Zombeavers – Bad acting? Gallons of karo syrup? Gratuitous nudity? Hand puppets? Yep, a it’s a schlocky horror movie. Also so ridiculous you kind of have to see it to believe it. Tusk got by having performances that were actually good and truly unsettling moments before things go bonkers. Zombeavers has none of that and was pretty dull to watch. The only redeeming part was the absurdity of seeing people turn in zombie beaver creatures themselves. Because of course. YouTube those parts for a laugh if you can, skip the rest.

Goosebumps – If you were even remotely cool when I was a kid you read Goosebumps and/or Scary Stories to Read in the Dark, so I had to check this out even though I knew the target audience was younger than me. The movie is indeed very simple and straight forward, but there is a novelty to seeing some of those monsters come to life.  Despite looking a fair bit like the real R.L. Stine, I felt like Jack Black was miscast. His wild and comedic persona didn’t seem to fit well with the character of a creepy reclusive author.  On the flipside, I really enjoy the relationship between the hero and his mother and I wish she had been in it more.

Cooties – I wanted to like this movie. Elijah Wood and his fellow teachers are trapped inside a school when a zombie virus breaks out that only affects people who have not yet gone through puberty. With zombie kids terrorizing an elementary school we get some fun images of playground carnage and school equipment being weaponized, but this movie doesn’t know what it wants to be. It wants to be funny and scary but can’t seem to find the balance so it ends up being neither. There seem to be themes that it would LIKE to explore but it never does, and then the movie just ends. Literally, the credits snuck up on me because I thought the characters were off to resolve the situation in the climax. But no, cut to credits. The whole thing feels like an unfinished idea.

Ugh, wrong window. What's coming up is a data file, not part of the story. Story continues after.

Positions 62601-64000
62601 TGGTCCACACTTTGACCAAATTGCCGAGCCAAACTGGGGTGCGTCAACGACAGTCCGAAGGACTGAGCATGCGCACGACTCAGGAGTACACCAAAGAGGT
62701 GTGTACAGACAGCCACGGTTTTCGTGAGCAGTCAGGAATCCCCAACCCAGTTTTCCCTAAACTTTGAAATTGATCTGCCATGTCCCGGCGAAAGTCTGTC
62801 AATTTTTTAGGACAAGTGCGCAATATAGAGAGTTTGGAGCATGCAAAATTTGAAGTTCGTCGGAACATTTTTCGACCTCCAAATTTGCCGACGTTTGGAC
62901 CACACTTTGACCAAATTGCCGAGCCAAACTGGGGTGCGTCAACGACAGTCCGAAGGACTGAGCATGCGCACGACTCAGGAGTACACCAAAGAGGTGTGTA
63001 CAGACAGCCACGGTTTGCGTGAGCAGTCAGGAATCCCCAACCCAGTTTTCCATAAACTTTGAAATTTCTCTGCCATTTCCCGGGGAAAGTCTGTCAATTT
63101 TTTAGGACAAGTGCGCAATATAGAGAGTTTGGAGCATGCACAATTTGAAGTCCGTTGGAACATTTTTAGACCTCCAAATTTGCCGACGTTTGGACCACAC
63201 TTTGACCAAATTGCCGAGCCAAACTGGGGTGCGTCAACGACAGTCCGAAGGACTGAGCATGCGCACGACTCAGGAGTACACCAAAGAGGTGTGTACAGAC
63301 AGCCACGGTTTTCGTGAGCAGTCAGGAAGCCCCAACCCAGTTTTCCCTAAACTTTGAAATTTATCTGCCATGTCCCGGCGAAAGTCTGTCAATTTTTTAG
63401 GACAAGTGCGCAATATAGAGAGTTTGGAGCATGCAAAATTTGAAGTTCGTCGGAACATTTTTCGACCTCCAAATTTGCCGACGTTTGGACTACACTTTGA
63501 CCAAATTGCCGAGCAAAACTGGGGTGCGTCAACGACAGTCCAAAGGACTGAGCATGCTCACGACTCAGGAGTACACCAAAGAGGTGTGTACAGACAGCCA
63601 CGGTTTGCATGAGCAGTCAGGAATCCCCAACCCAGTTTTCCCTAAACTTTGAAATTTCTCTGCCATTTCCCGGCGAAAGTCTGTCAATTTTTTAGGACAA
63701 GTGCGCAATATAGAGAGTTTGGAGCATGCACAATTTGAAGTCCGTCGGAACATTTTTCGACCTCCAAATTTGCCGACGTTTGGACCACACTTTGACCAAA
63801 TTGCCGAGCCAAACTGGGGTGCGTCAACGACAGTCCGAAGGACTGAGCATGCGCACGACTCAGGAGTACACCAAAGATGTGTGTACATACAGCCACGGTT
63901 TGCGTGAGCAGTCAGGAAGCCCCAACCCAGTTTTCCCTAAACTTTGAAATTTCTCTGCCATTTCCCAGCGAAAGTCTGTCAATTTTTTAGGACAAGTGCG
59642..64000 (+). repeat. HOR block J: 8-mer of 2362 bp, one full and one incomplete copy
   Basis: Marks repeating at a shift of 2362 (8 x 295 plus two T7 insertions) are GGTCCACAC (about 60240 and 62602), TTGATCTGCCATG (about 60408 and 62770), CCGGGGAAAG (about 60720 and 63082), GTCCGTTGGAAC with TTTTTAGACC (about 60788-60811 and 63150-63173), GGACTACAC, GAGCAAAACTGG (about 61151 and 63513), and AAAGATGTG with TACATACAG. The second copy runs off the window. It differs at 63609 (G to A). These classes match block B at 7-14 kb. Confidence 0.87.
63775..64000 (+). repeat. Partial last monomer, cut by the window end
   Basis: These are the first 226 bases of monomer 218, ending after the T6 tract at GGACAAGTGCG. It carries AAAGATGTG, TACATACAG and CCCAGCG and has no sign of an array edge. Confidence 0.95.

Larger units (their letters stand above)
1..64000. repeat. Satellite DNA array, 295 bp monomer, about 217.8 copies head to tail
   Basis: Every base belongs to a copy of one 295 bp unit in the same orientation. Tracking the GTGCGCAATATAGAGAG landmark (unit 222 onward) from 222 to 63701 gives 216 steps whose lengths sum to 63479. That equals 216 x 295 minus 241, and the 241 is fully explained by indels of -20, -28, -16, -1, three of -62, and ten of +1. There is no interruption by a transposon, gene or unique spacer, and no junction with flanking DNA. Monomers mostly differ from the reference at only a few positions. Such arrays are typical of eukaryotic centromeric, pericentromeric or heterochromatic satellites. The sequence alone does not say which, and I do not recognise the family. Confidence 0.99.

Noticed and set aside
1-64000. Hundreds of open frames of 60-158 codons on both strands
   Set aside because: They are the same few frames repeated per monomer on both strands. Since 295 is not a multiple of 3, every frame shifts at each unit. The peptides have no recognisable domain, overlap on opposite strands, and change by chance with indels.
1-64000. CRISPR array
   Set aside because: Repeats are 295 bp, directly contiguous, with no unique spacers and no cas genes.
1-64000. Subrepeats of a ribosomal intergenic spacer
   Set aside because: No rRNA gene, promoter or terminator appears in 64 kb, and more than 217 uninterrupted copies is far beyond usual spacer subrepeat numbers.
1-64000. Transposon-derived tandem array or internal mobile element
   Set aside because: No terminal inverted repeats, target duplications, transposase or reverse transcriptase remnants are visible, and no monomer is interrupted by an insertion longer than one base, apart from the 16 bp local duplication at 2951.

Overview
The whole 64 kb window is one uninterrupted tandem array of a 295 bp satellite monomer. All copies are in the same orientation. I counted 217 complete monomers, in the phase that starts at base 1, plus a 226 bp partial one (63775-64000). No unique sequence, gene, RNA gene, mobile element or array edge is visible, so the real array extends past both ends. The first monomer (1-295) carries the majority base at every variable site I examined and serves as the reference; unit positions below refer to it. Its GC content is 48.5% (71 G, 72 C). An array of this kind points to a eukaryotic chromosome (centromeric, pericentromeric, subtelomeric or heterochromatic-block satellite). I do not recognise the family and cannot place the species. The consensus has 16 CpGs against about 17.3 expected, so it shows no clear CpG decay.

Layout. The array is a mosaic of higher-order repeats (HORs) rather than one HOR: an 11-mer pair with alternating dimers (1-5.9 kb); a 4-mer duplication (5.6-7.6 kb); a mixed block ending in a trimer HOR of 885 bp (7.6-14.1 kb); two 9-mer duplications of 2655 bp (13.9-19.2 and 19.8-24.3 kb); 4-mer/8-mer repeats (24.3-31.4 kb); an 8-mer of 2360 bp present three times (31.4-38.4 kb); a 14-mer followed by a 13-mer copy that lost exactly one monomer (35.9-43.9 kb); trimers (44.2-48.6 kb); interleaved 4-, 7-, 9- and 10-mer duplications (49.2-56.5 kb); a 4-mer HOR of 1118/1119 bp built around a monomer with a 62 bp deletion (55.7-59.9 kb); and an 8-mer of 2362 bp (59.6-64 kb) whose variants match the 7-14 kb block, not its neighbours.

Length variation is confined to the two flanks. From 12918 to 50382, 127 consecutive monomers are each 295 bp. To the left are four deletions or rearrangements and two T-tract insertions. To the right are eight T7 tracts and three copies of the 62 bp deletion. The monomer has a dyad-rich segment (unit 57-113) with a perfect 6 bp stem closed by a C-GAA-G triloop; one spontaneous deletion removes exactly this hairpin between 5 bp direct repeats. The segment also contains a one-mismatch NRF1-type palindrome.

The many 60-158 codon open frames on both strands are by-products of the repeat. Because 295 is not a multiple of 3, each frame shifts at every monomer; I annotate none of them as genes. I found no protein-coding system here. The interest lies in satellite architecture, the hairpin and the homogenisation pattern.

The Final Girls – A group of teens are sucked into a famous 1980s horror movie about summer camp counselors that are stalked and killed by a masked maniac. Luckily, they know the rules of horror movies and use them to fight back. I really liked Taissa Farmiga in American Horror Story and she’s good here too. This movie pokes fun at horror tropes while also having a story about overcoming the loss of a parent and learning to move on without them that is genuinely touching at times. Less horror and more comedy for horror fans, it’s slick and fun to watch.

Can you tell it’s October?

Click here for a full list of movies I’ve watched so far.